the fatty chewy bits of meat. I eat without tasting, shoving it

into my mouth with brittle fingers. She always stays and

watches me eat. She’s always watching me, except when I’m

in my box. I hunch over the bowl and try to ignore her eyes

cursing me and my body.

Whenever he hands me my food, I see the same softness

in him I saw when he caught me. I dream about us having

dinner together, without her eyes sticking damp and cloying

to our every move.

When it is time for me to go back, she stands. It is always

her who makes me go back, never with words but with the

force radiating from her sparse, ropey body. She is almost

as skinny as me. I wonder if he limits her to one meal a day


After being out, I have a heightened awareness of the

reality of my box. A mist hangs over it; fleshy and strangely

sweet. The wood is marked with a collection of stains like a

patch test for paint. It is rancid but it is all me. When I look

down at it before stepping in, I can already feel it pulling me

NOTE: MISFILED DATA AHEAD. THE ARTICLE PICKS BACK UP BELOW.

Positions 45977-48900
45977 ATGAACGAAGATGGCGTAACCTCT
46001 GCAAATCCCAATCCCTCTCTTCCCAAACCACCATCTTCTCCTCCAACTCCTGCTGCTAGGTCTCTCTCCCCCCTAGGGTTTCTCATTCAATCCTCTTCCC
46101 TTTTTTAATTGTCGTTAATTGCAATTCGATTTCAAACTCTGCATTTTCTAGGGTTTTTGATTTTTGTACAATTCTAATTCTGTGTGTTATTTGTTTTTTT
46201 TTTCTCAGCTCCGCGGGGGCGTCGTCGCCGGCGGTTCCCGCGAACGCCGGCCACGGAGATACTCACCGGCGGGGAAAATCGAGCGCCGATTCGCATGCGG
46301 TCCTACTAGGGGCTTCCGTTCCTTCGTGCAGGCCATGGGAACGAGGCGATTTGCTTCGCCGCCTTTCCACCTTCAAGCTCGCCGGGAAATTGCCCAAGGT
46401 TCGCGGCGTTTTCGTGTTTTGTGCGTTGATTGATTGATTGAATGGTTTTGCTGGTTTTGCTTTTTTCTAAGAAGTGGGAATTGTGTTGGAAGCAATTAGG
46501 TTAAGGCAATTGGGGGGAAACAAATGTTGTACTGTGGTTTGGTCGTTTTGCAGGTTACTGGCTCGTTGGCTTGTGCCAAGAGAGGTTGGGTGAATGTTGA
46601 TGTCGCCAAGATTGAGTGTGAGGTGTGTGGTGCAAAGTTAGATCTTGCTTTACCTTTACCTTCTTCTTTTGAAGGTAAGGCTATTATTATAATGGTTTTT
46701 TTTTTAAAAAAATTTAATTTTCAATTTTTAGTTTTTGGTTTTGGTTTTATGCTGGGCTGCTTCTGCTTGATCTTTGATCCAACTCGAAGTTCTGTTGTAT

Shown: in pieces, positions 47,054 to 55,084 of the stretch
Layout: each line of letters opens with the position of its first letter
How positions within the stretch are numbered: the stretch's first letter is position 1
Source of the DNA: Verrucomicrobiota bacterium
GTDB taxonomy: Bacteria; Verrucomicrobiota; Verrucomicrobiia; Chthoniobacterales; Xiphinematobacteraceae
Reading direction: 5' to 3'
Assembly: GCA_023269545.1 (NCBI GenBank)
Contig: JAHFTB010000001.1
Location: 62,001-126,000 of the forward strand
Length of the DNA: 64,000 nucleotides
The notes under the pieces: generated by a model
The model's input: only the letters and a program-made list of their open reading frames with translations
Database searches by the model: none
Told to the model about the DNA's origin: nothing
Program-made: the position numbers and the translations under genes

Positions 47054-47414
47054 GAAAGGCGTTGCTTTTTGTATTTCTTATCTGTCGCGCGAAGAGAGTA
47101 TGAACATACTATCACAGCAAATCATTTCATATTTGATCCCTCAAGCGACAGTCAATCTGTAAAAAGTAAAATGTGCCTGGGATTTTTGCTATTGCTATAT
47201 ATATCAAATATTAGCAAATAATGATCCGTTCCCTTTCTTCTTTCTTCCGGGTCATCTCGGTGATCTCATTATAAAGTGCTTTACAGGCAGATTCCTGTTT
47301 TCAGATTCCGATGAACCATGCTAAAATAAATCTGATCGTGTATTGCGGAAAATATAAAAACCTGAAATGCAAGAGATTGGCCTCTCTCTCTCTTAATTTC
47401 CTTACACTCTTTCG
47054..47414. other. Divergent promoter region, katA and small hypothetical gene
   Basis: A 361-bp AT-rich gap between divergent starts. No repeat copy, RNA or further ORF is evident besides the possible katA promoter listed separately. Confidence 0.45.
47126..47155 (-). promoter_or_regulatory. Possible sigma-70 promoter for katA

away from the room, the room in which I can move and sit

and eat, the room in which I scream and bleed and beg.

When they climb into bed at night, I hear them above me,

the sagging creak of the bed as their bodies settle into rest.

Sometimes I hear them whispering, and sometimes they

preserve the silence; leave it thick and untouched like icing

on a freshly decorated birthday cake. Sometimes I hear him

use her. It’s gentler than what I know from him, but she still

cries. Her pathetic little whimpers curl into the mattress and

travel down to fall by my face and shrivel into nothingness.

I stopped crying long ago.

Nausea quivers in my gut and wakes me.

The air in my box feels fuzzy, like I’m breathing in warm

pellets of dust. There are a few drill holes carved into the box,

little mouths pulling in the air, force-feeding it to me.

When my stomach contracts and my mouth heaves open,

I bang my fist against the wood. Between retches I shout for

help. He was not happy when I vomited in here before, I do

not want to repeat that. After a few minutes of shouting and

banging I begin to plan where to direct it, where it will be

least likely to get into my hair. There is not enough room for

me to lie on my side, so I begin to slowly inch my body to the

right. As I angle my head to the left movement sends me

reeling, the scratch sounds, and light intrudes.

It is not the warm artificial light I am used to, it is pale and

all-consuming, striking itself into my retinas and leaving me

blind and blinking. I feel a large plastic bowl pressed into my